A Brief History of Our Parish

Origins as a Mission

The history of Saint Thomas More Parish began in early 1950 with the establishment of a mission under the charge of Saint Peter’s Parish, Maple St., Dartmouth, to serve Catholics residing in five areas of East Dartmouth. Fr. William Smith, pastor of St. Peter’s, purchased property at Grahams Corner, near the approaches of Waverley Road and the Eastern Shore highway, in order to build the mission’s church. Whebby Construction laid the foundation, erected the steel frame, shingled the roof and roughed in the walls; interior finishing work was done on a volunteer basis by members of the new mission. The simple, functional building, which consisted of a chapel and church hall, was ready for occupancy in the fall of 1951.

The mission’s members wasted no time in organizing themselves into a Men’s Council and a women’s group which became a council of the Catholic Women’s League of Canada on March 5, 1952. To raise the funds needed to build and furnish the church, the two groups collaborated in 1950 on staging an Old-Time Fiddling Contest – the first of many the parish’s Council of Catholic Men would sponsor over the years – in the still unfinished church.

Building a Home for Worship

In the spring of 1954, the mission became Saint Thomas More Parish, with Fr. George Hooper appointed as its first parish priest. An addition was built onto the church to serve as his office and living quarters. It wasn’t long before Fr. Hooper began making plans for construction of a school, convent and rectory to serve the needs of his growing parish. These plans, however, had to be scrapped when the Province of Nova Scotia informed the diocese in 1959 that the perimeter of the parish property would be expropriated for construction of a roadway interchange that became known as the MicMac Rotary.

Although the church building was not to be directly affected by the expropriation, the parish would have been left without sufficient land for future expansion. Seeking to accommodate the parish’s growth and the needs of its parishioners, the parish purchased from Saint Peter’s a parcel of land on the corner of Main Street and Caledonia Road and signed a contract with Harbour Construction of Dartmouth for construction of a new church and rectory. These two buildings, according to the original design by architect Graham Hooper, brother of Fr. Hooper, were to be part of a larger complex that would eventually include an attached school and convent. As a result of a change in diocesan policy in regard to schools, the second phase of construction was never undertaken.

Work on the church began in August 1960 and was completed in late January, 1961. The exact date of the first Mass celebrated in the church is unknown, but it is likely that parishioners were worshiping there by February, 1961. On July 9, 1962, then the feast of St. Thomas More, Archbishop Berry consecrated the church and blessed the cornerstone, which is located at the front of the church, to the left of the sanctuary. Following tradition, several items, including a list of parishioners and a copy of the first parish bulletin, were deposited behind the stone before it was sealed.

The documents of the Second Vatican Council, which began on October 11, 1962, just four months after the dedication ceremony, called for changes to church interiors that necessitated making alterations to the newly built St. Thomas More Church. In 1985, the church underwent a major renovation of the sanctuary that considerably changed its appearance, while remaining true to the original architectural vision expressed by Graham Hooper in his design for the church. In 2006, further renovation was undertaken to create a chapel for the reserved Blessed Sacrament by connecting the original baptistery with the nave of the church.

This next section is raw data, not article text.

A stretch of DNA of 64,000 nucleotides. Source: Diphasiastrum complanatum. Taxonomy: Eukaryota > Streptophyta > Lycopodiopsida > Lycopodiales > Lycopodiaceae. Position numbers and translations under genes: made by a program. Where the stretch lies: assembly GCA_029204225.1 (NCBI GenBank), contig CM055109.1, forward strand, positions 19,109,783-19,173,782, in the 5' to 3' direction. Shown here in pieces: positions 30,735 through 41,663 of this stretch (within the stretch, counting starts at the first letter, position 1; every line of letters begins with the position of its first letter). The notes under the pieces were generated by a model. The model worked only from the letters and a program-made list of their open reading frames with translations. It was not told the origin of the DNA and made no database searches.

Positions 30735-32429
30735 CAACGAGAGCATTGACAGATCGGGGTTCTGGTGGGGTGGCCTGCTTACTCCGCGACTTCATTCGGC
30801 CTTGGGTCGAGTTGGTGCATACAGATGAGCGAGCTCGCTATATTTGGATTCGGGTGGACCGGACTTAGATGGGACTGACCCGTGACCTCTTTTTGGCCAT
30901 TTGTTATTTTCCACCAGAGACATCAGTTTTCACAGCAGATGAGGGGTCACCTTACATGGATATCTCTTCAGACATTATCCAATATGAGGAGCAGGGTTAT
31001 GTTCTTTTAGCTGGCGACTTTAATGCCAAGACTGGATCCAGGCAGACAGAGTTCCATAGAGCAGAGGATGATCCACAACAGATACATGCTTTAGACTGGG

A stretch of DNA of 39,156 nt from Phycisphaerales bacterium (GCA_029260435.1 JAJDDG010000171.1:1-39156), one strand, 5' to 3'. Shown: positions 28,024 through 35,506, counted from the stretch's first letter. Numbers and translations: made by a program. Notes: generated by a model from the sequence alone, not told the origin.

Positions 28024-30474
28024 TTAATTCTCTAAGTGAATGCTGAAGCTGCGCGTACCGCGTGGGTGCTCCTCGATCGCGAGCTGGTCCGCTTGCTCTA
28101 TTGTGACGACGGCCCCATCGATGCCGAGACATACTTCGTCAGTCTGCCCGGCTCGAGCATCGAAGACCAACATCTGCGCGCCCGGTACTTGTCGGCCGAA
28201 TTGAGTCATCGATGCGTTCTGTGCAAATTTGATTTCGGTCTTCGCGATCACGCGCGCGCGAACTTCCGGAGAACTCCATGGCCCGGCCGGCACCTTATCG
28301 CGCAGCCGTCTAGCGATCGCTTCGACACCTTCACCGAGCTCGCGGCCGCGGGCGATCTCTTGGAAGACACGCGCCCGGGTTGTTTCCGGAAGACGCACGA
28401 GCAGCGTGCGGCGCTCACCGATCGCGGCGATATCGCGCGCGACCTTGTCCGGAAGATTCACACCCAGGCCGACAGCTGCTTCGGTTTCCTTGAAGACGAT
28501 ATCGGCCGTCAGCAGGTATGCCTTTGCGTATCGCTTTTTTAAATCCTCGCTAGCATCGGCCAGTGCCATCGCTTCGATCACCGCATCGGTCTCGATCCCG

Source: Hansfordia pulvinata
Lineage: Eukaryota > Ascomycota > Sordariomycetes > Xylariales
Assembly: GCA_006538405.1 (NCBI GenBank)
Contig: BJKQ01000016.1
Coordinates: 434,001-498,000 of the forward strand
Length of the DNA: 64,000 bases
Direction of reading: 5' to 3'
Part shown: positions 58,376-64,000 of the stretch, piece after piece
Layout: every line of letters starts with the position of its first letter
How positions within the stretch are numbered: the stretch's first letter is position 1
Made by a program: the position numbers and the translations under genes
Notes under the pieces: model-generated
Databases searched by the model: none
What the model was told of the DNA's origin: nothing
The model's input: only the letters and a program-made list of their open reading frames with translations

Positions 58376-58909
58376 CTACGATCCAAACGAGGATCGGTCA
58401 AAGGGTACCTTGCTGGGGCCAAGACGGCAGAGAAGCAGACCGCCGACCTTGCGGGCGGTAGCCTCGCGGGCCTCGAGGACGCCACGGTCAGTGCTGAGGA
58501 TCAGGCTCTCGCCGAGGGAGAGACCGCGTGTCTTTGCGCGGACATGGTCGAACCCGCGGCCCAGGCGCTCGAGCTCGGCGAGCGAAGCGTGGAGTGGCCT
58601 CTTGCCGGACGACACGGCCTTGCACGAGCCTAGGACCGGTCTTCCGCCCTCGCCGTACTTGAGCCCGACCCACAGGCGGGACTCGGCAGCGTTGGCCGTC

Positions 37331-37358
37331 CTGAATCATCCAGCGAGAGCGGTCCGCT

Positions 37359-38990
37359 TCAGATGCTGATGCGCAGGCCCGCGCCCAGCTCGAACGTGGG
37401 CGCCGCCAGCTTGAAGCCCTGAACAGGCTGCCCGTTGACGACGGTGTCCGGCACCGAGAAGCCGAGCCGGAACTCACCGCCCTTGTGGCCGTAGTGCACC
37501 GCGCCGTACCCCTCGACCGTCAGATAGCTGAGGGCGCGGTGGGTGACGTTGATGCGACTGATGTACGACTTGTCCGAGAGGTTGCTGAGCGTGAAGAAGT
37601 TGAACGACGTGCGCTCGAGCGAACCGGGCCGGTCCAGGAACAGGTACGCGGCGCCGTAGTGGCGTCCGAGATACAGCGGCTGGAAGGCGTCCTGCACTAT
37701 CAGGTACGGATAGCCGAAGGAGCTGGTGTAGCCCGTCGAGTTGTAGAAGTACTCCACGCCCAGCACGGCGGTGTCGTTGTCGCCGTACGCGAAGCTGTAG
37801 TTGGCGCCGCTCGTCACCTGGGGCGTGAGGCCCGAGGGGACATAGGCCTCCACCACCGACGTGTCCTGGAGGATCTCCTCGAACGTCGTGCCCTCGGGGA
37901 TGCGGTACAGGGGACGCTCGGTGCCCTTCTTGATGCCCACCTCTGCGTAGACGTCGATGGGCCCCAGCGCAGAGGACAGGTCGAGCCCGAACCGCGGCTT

Our Catechetical Legacy

From the establishment of the parish until 1966, catechetical instruction of the parish’s children was handled by postulants of the Sisters of Charity. From their departure until 1970, the program was coordinated by Oblate Missionaries of Mary Immaculate, who were assisted by many lay volunteers. For the next ten years, volunteers coordinated the large and complex religious education program, which required the parish to rent space in three area schools and depended upon the services of up to 125 volunteers. In 1980, the first paid Director of Religious Education was added to the parish staff. Today, the religious education program can be housed within the church, but the parish still depends on volunteers to help educate its children in their faith.

Spurred on by the documents of the Second Vatican Council and with the encouragement of their parish priests, the laity of St. Thomas More Parish became keenly involved in other areas of parish life as well. Today, the parish of Saint Thomas More continues to be a growing spiritual family with a diversity of ages and ethnicities represented.

Our Mission Today

At Saint Thomas More, we invite all members of our community to Come Encounter Christ, Joyfully Share His Love, and Go Make Disciples. These missionary principles govern everything we do.

Parish Priests

We are grateful for the heritage of priests who have served this parish faithfully since our founding in 1954. May God rest the souls of those who have passed on and bless the ministry of those who still serve.

Reverend George Hooper, 1954-1966
Reverend Lloyd Robertson, 1966-1968
Reverend Henry Kline, 1968-1974
Reverend Robert McDougall, 1974-1981
Reverend Donald Boudreau, 1981-1989
Reverend Paul Williams, 1989-1997
Reverend Joseph MacKinnon, 1997-2003
Reverend Ireneusz (Irek) Bem, S.D.S., 2003 – 2008
Reverend Ronald Cairns, 2008-2011
Reverend Randall Doucette, 2011-2014
Reverend Toochukwu Okafor, 2014-Present